LightSquared wants the FCC to let it share spectrum with the federal government under a new plan for its LTE network, which has been stymied by problems with GPS interference.
The company proposed Friday to give up 10 MHz of spectrum located closest to the GPS band. Instead, it wants to pair 5 MHz of spectrum at 1675-1680 MHz currently used for government weather balloons with its existing 5 MHz of spectrum at 1670-1675.
"LightSquared seeks authority to use the 1675-1680 MHz band to provide a commercially-useable, terrestrial wireless broadband service as part of a contiguous 10 MHz downlink channel," the company said in its FCC application, arguing it is "uniquely suited" to use the band "in a manner that will protect the integrity of continuing, essential government operations."
It also asked the FCC to change the rules for its lower 10 MHz downlink L-Band spectrum from 1526-1536 MHz so that it could eventually use the licenses to add capacity to its LTE network.
The company suggested it lower its signal strength and work with users of adjacent bands to avoid interference, with its unused upper 10 MHz serving as a guard band for GPS receivers.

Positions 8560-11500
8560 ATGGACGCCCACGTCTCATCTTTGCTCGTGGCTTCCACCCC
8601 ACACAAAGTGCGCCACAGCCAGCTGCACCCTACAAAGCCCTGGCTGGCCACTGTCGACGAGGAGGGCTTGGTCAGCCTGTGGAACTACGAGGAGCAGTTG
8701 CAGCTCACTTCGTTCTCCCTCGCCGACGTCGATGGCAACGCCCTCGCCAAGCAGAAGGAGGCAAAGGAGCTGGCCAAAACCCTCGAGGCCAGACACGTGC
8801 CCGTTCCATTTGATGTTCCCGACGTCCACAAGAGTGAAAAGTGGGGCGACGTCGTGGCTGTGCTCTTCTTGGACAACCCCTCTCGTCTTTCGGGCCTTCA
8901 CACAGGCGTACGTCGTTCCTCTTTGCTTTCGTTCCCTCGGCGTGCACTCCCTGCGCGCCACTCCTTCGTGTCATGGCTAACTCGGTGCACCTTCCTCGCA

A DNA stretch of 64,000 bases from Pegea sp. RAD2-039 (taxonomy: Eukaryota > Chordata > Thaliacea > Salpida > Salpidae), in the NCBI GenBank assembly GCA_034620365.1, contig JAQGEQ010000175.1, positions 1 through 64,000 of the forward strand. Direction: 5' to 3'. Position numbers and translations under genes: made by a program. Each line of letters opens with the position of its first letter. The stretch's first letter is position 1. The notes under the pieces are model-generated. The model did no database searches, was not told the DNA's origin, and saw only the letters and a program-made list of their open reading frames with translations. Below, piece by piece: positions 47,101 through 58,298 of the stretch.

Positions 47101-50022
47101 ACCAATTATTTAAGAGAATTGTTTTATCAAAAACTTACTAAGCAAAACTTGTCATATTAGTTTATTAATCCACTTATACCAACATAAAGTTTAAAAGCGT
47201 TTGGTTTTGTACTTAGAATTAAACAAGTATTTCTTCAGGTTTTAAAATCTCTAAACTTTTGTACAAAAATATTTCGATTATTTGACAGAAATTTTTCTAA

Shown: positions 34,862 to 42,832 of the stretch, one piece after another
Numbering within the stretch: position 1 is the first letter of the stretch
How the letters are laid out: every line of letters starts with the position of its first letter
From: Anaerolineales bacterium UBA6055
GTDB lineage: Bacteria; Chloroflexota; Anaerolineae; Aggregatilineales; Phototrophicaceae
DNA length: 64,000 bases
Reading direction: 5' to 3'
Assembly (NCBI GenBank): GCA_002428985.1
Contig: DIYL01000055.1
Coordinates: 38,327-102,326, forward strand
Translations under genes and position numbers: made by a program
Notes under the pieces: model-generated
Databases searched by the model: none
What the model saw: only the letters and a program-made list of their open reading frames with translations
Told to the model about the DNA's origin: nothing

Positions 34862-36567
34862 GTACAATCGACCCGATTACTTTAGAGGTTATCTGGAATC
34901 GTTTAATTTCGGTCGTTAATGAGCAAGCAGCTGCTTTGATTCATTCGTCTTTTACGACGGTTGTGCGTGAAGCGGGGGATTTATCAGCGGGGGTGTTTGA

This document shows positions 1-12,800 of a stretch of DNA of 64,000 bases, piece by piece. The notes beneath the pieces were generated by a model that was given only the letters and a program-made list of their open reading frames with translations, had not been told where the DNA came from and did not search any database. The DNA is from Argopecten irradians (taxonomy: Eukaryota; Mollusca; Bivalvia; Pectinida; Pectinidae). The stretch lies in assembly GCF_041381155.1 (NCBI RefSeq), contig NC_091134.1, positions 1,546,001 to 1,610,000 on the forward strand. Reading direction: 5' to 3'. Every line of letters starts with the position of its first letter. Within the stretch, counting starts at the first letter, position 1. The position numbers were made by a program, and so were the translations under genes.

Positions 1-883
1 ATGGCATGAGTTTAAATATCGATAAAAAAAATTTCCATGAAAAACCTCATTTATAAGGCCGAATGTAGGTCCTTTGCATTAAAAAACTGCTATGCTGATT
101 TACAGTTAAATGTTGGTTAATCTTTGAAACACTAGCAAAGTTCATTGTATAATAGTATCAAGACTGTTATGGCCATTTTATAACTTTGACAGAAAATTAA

The company still wants to use 20 MHz of its L-Band spectrum. If the FCC clears its spectrum sharing proposal, it will have 30 MHz to use for its LTE network.
The FCC has yet to indicate whether it will move forward with LightSquared's proposal and could not be immediately reached for comment.
LightSquared has positioned its planned wholesale LTE network as a way to introduce competition into the U.S. wireless market, an objective shared by the FCC.
The commission granted LightSquared a waiver for its network in early 2011, only to stop the company from moving forward with its plans after tests showed the network would have a widespread impact on GPS service used by the military, aviation and other major industries.
LightSquared, backed by hedge fund Harbinger Capital Partners, has since filed for bankruptcy. It spent about $4 billion on its network
Before the FCC blocked its deployment, LightSquared spent about $4 billion on its network and signed up a number of customers including Leap Wireless International and Best Buy.
LightSquared wants the FCC to let it share spectrum with the federal government under a new plan for its LTE network, which has been stymied by problems with GPS interference. It wants to swap a slice of spectrum it now has a license to for spectrum used for government weather balloons.